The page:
Is the war on soda working?

As more cities consider “soda taxes,” companies and retailers have pushed back against the measures they say place unfair burdens on their businesses. But proponents say the taxes can fund vital city-run programs.

Jeff Chiu/AP/File
Soft drink and soda bottles are displayed in a refrigerator at El Ahorro market in San Francisco.

Voters in four cities across the United States will decide whether or not to levy a tax on sugary beverages as part of a growing movement that advocates say will encourage consumers to choose options with a greater nutritional value.

As additional cities have begun to float the idea of a “soda tax,” big companies and local retailers have fired back, arguing that the initiatives unfairly target their industry while ignoring other potential food industry risks and saddle low-income consumers with an undue burden. Lawmakers and advocates say the tax can help to fund vital city efforts, like universal preschool and community health programs, and will help to curb sugar intake. While some 40 proposed measures failed in the past, Berkeley, Calif., and Philadelphia have both recently implemented sugary beverage taxes. Still, the long term impact of those laws remains unclear.

On Tuesday, Boulder, Colo., and San Francisco, Oakland, and Albany in California will decide whether or not to approve a two-cent per ounce tax in Boulder and three-cent per ounce tax in the California cities. The controversial taxes have divided businesses and health advocates and become some of the most expensive campaigns in the states, costing more than $1 million in Boulder and an estimated $50 million in San Francisco and Oakland combined.

“It was intense and expensive, and folks were amazed in talking about it,” Dan Newman, a political consultant with SCN Strategies, a company working on the pro-tax campaign, told The New York Times of the similar 2014 effort in midterm elections. “And it was nothing like this.”

While widely nicknamed as “soda taxes,” the initiatives would also impose the fees on sweetened teas, energy drinks, and beverages with added sugars. They would exclude juice products, milk products, diet soda, infant formula, and most alcohols.

Those advocating for the taxes say they encourage buyers to cut back, citing a 21 percent decrease in consumption in Berkeley. That drop was larger than economists had predicted.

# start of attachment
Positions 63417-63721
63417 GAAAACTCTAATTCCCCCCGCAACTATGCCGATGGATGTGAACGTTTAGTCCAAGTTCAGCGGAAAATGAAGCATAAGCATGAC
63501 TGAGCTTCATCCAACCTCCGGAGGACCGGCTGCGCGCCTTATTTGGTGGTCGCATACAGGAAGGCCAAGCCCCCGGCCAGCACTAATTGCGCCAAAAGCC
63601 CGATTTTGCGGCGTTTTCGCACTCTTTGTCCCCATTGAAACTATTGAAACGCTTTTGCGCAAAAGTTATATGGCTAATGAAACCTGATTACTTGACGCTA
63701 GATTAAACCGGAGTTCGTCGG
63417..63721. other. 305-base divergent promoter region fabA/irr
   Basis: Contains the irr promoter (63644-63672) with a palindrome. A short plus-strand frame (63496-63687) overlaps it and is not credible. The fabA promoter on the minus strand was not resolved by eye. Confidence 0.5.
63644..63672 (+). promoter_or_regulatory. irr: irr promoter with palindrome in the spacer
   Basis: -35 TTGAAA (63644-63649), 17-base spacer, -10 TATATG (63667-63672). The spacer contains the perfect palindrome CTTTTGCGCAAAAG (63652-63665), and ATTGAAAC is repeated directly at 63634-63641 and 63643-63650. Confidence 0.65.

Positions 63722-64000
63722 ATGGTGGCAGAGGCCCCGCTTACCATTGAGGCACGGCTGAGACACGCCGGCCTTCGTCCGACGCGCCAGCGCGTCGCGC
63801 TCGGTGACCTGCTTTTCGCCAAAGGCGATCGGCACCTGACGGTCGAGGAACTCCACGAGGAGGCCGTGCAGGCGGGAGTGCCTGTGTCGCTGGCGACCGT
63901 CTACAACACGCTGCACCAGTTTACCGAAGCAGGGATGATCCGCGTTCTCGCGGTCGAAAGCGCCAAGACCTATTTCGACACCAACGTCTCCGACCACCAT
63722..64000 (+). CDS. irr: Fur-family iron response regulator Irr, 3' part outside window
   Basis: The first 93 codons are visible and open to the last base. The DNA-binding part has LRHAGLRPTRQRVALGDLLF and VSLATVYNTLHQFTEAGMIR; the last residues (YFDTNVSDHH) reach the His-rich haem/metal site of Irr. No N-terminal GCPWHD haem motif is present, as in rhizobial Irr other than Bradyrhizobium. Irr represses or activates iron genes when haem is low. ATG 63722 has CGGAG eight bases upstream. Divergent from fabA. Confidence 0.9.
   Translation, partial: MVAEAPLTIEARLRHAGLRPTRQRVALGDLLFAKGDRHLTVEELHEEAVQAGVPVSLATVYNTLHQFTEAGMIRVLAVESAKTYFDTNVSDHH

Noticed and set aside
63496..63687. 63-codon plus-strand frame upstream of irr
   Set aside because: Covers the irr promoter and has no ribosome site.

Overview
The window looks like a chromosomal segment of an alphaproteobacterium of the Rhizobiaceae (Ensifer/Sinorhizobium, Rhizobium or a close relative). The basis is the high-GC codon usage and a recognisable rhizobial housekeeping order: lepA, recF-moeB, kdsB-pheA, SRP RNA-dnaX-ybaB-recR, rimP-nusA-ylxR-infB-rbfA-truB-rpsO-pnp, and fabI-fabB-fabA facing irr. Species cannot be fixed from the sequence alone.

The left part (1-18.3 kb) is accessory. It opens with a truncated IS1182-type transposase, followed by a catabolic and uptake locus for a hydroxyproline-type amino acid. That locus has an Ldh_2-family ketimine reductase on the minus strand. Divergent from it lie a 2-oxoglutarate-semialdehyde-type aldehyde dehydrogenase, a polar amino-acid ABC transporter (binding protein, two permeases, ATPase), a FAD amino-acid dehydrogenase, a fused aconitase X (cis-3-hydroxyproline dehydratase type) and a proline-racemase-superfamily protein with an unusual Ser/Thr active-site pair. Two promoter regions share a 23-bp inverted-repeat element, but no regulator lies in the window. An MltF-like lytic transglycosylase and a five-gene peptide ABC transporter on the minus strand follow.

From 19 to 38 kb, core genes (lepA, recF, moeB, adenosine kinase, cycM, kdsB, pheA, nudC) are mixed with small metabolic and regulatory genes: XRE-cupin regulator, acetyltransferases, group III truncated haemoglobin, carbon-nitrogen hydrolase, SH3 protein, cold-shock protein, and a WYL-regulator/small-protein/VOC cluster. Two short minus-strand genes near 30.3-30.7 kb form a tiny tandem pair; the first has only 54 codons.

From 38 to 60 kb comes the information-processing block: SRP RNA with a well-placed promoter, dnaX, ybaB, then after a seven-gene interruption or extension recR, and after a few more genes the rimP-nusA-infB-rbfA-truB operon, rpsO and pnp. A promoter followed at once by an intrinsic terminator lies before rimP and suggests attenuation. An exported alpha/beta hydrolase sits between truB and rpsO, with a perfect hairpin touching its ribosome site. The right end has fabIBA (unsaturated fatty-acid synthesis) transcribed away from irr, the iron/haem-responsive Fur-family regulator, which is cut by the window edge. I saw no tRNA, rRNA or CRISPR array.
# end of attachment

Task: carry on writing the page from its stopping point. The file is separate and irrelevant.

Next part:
"It makes complete sense that, when prices go up, people buy less,” John Cawley, a professor of public policy and economics at Cornell University, told NPR earlier this year. “That's the law of demand. So I did expect to see some kind of decrease in consumption, but this is a very large decrease."

Still, others aren’t sure if the decrease comes from a reactive response to the tax, and say sales could level off over time. Opponents of the measures, like Matthew Moseley, a spokesman for the campaign against the Boulder tax, said past initiatives are “expensive, regressive and are proven not to work.”

“Boulder is already consistently ranked one of the healthiest cities in America, and it wasn’t because of taxes,” he told the Denver Post.

Philadelphia’s tax, which proponents say will help fund university preschool for the city’s children, passed through the city council in June and is slated to launch next year. There, where the poverty rate hovers just about 25 percent, some have criticized the tax as an unfair burden on low-income buyers, who purchase the beverages at the highest rates of any group.

“It would make much more sense to finance universal preschool in Philadelphia by raising taxes on its wealthiest residents who currently benefit from flat state and city tax rates,” Sen. Bernie Sanders of Vermont wrote in an op-ed for Philadelphia magazine while campaigning for the Democratic nomination. “Mayor [Jim] Kenney deserves praise for emphasizing the importance of universal pre-kindergarten. But at a time of massive income and wealth inequality, it should be the people on top who see an increase in their taxes, not low-income and working people.”

The question has become one of what role lawmakers play in dictating Americans choices: Should officials punish those who choose sugary beverages with an additional tax that is in some ways punitive, or take a step back and allow the capitalist market more freedom?

While many disagree on that point of contention, Americans have begun to move further away from the beverages on their own as attitudes toward the food industry shift. In 2014, 63 percent of those in a Gallup poll said they tried to avoid sodas in their diet, up from 41 percent in 2002.

That, experts say, shows a push away from sugary beverages that isn’t mandated by regulation, but instead encouraged by a growing trend toward awareness.

“There will always be soda, but I think the era of it being acceptable for kids to drink soda all day long is passing, slowly,” Marion Nestle, a professor of nutrition at New York University, told the Times last year. “In some socioeconomic groups, it’s over.”

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